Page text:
PS3 Review – DC Universe Online
In recent years, Super Hero MMOs have been rather hit and miss, with both City of Heroes and Champions Online trying to be the standout superhero title on offer; but the moment Sony announced an MMO featuring all the stars of the DC Universe we knew the battle-lines has been drawn. While both Cryptic and NCSoft both tried to get the upper-hand with their hero wannabes, who is really going to challenge a MMO with the likes of The Joker, Batman and Superman as its coverstars?
Furthermore, add to the fact that SOE has done something that Cryptic teased us with and brought an MMO to the console and you can see why DCUO got so many comic geeks and general gamers excited. But does SOE deliver a title worthy of such potential and hype? And more importantly is the community ready for the MMO genre to explode onto the PlayStation 3?
After an absolutely stunning CGI opening, showcasing some of DC’s most iconic super heroes and villains battling to the death, the evil forces of Brainiac invade Earth and it’s up to a brand new group of superheroes to be created to battle off the waves of enemies that Brainiac has at his disposal.
From here, you are thrown into the character customisation menu, which is a rather hit or miss affair. For those of you who are lazy and want to emulate the looks and skills of one of your favourite DC heroes then you have the option to vaguely look like a range of characters, from Batman all the way to Deathstroke. While these are handy for those of you who want to enter straight into the game with a premade character you won’t get that real sense of your own identity that you get with a fully customised character.
If you do decide to go down this route, then you have the option of choosing to be a hero or a villain, and more importantly which character will be your mentor throughout the game. This determines which characters from the DC Universe you will meet along the way as the quests are distributed along with which city and location you start at and explore the most.
After you’ve selected the background info you can then get down to the nitty gritty experience of creating your character. You can make them as zany and as imaginative as you like. Want a great hulking lava man with wings? You got it! How about a sneaky primeval leopard that hides its identity with a hood? Sure. SOE has offered loads of costume pieces to really create a character that is unique to yourself and throughout the game as you find more gear then your characters can look even better over time.
Unfortunately, you can only select three colours to decorate your character’s costume and when you select them they are split into blocks, so one of them will be the main color of your character, one the secondary and so on. You can customise the color of individual gear items, but you are limited to the three colors that you selected as you hero’s/villain’s colour scheme.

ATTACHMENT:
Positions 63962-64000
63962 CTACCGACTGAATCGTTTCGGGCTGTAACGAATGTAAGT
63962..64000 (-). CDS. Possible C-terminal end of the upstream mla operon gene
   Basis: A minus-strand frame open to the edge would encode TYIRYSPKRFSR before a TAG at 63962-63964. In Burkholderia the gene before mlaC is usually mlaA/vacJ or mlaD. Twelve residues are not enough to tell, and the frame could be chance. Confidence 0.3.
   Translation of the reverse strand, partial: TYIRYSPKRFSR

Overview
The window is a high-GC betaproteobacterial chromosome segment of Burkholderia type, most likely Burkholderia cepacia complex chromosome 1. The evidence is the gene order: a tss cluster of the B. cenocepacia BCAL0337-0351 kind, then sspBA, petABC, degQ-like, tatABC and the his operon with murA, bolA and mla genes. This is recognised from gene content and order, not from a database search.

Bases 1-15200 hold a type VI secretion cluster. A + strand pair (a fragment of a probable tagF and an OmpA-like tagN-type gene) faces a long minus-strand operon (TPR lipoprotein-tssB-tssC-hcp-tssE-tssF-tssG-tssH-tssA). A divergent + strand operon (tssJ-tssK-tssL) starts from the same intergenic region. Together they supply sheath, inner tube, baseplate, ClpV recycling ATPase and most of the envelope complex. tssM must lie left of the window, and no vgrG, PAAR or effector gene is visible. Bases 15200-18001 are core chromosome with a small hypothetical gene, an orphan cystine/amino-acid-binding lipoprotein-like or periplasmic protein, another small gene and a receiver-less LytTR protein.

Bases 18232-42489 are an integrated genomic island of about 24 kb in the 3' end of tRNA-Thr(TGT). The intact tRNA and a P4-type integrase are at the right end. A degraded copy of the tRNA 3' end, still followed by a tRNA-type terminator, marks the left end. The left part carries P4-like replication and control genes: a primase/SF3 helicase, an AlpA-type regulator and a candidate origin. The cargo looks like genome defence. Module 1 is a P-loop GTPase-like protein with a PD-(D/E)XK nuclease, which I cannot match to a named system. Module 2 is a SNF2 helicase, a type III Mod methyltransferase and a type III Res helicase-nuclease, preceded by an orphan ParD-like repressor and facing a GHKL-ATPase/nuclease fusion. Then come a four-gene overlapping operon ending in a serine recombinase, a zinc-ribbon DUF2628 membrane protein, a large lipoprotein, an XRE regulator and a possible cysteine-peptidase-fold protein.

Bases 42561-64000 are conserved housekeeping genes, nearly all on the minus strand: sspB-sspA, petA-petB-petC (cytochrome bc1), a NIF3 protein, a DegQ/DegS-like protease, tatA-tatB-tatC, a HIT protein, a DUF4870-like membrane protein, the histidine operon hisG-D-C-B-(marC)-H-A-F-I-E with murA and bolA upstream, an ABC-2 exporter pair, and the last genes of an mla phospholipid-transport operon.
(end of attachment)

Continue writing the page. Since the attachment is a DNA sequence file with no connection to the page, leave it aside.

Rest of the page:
Along with your gear you also have the options of which weapons and powers you can choose. SOE has given a wide variety of weapons to select and specialise in and mixing them with the different powers on offer really gives you an in-depth choice with many players tweaking different classes and weapons to get the very best combo and experience in-game. Weapons range from more powerful brawling skills to bows, dual pistols and even martial arts/dual wielding melee weapons.
Once you’ve selected a weapon it’s all about which powers you can have, with Fire and Ice acting as your tanking classes, magic and nature as your healing classes and finally gadgets and mental as your controller classes. While everyone can play as the DPS role it’s not until you reach level 10 that you unlock the ability to play as your specific role. If you can group up and find players willing to play their respective roles it makes instances and group play a lot more fun, however a lot of the time especially on the PS3 everyone seemed to just play the DPS and attack everything in sight which in some alerts can easily end up seeing your whole squad wiped out.
This is one of the downfalls in DCUO especially on the PS3 there is a massive issue with communication. The whole thing of MMOs is that you need to communicate between your group members and this is very difficult in DCUO. Voice communication is supported but good luck either getting it to work (something SOE is looking into) and when you do get it working it can be very hard finding a group that actually use their mics to communicate. There is a traditional in-game chat box that you can use, but as most gamers don’t have a keyboard for their PS3, it can take a good few minutes to manually input each letter using the PS3 controller. It’s annoying because a key aspect of a MMO is communication and unless you have a group of friends on PSN that are willing to run through the game with you the experience can be a very quiet and boring one.